Two Seventh-day Adventist religious liberty advocates were among those invited to participate in a landmark religious freedom summit organized by the U.S. Department of State in Washington, D.C.
The event, which began July 24, 2018, was the first ever of its kind, and brought together government officials from some 80 nations, along with an internationally diverse group of religious leaders and non-governmental organization representatives. Together, attendees spent three days listening to firsthand accounts of religious persecution and exploring ways to promote religious freedom as a basic human right.
The event was hosted by Mike Pompeo, U.S. Secretary of State, who told attendees that “millions of people of all faiths are suffering every day” because of religious persecution, even though religious freedom—expressed in Article 18 of the Universal Declaration of Human Rights—is enshrined in international law. U.S. Vice President Mike Pence also addressed the group, saying that “tragically, a stunning 83 percent of the world’s population live in nations where religious freedom is either threatened or even banned.”
Ganoune Diop, director of Public Affairs and Religious Liberty (PARL) for the Adventist world church, and Dwayne Leslie, associate PARL director for legislative affairs, attended the invitation-only event on behalf of the church and sought to bring a uniquely Adventist perspective to current religious freedom challenges.
“Adventists believe that freedom of conscience — the right to believe or not to believe — is a gift from God to every human being, and it’s a right that transcends national or political interests,” explained Diop. He said the church welcomes any initiative that raises awareness about religious freedom challenges, and which brings people together around the issue.
Speakers at the event highlighted hotspots of persecution around the world, from the deadly targeting of Christians in Nigeria to the harsh treatment of Rohingya Muslims in Myanmar, to the violence against Yazidis in Iraq.
Other speakers gave personal testimonies of the devastating impact of religious persecution. Jacqueline Furnari, daughter of Christian pastor Andrew Brunson, currently jailed in Turkey, spoke movingly of her father’s plight and his unwavering faith. Brunson has been in custody since October 2016, charged with aiding a political coup — an accusation he denies.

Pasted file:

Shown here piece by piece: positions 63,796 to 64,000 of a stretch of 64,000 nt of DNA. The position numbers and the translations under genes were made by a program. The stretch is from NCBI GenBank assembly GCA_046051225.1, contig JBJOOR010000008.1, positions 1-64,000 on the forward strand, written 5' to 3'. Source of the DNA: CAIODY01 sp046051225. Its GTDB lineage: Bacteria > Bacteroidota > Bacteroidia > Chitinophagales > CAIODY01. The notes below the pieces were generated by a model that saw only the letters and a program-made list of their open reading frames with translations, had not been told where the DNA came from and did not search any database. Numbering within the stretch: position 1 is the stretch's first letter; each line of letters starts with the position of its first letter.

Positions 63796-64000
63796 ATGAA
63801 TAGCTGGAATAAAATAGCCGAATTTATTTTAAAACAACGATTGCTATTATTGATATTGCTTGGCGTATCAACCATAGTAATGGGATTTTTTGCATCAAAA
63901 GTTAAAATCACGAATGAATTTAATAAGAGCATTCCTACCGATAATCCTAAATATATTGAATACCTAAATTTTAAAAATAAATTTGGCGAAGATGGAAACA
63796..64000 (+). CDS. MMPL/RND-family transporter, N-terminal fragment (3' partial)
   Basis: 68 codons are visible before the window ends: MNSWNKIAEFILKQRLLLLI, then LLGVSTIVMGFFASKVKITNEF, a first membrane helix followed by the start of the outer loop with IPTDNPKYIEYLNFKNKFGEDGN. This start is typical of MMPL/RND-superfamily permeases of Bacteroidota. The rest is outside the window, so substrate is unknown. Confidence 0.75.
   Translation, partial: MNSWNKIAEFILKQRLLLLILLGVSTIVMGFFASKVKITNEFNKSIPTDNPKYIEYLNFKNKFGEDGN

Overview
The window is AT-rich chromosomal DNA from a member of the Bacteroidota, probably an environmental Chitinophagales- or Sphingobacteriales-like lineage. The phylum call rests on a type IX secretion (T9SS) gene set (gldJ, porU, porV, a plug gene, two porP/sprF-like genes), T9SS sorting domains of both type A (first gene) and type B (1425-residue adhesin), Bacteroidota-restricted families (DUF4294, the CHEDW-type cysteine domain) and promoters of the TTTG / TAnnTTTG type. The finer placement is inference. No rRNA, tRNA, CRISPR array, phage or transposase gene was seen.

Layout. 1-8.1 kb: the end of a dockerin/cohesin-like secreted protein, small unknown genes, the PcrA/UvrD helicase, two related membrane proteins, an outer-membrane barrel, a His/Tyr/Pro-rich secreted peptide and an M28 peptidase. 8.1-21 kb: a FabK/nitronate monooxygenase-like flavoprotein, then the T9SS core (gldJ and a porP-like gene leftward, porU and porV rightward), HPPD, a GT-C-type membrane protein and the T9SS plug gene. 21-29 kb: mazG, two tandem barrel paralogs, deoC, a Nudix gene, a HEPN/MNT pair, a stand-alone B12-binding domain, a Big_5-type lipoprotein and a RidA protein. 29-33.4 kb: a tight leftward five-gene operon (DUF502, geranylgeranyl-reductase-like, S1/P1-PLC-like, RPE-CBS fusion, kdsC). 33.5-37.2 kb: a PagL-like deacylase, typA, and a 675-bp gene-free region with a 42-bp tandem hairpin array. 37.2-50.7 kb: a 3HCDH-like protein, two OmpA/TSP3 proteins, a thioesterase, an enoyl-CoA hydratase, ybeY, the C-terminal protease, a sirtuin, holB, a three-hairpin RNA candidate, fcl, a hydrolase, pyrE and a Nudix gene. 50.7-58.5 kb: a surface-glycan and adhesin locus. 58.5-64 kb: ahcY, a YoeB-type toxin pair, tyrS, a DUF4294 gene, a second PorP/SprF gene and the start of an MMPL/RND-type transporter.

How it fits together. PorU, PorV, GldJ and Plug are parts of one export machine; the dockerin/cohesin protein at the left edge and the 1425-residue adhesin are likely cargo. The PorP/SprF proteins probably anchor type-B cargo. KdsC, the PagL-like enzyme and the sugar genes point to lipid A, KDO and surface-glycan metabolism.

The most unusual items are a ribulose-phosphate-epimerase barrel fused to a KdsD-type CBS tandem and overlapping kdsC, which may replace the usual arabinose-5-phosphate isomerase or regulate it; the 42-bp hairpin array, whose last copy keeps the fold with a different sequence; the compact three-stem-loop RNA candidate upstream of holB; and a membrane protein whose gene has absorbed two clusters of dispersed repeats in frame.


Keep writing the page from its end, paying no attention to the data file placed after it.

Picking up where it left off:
Jamie Powell, the wife of imprisoned Chinese missionary John Cao, also spoke, describing her husband’s declining health since his arrest in 2017. Cao is serving a seven-year prison sentence in China after being detained in the Myanmar-Chinese border area, where he was helping to build Christian schools.
According to Leslie, the event — known as the Ministerial to Advance Religious Freedom — aimed to engage attendees to more effectively confront religious freedom challenges. He said breakout sessions throughout the three-day event gave people an opportunity to exchange ideas and experiences, and to form valuable relationships.
“This Ministerial was noteworthy, not just because it brought together such a broad range of people, governments, and organizations to focus on religious freedom,” said Leslie. “It was significant because it signals an intent by the United States to engage with this issue for the long term, and to work with others to generate action globally.”
A document issued on the final day of the event — the “Potomac Declaration”— outlined a series of affirmations, including the statement that “every person has the right to hold any faith or belief, or none at all, and enjoys the freedom to change faith.”
Also released was a Plan of Action, which described concrete steps that nations could take in protecting vulnerable religious minorities and responding to violations of religious freedom.
Sam Brownback, U.S. ambassador at large for international religious freedom, spoke on the opening day of the Ministerial and explained why the United States is prioritizing this issue. “The lack of religious freedom anywhere is a threat to peace, prosperity, and stability everywhere,” he said. “The right to freedom of religion, and the ability to live according to the dictates of your soul, is under attack in the world. This must change.”
For more than 100 years, the Adventist Church has worked with a variety of organizations and governments to defend and promote religious liberty, explained Diop. “We partner with others to the extent that our values and goals coincide, and this approach informs our attendance at this religious liberty summit and other forums,” he said.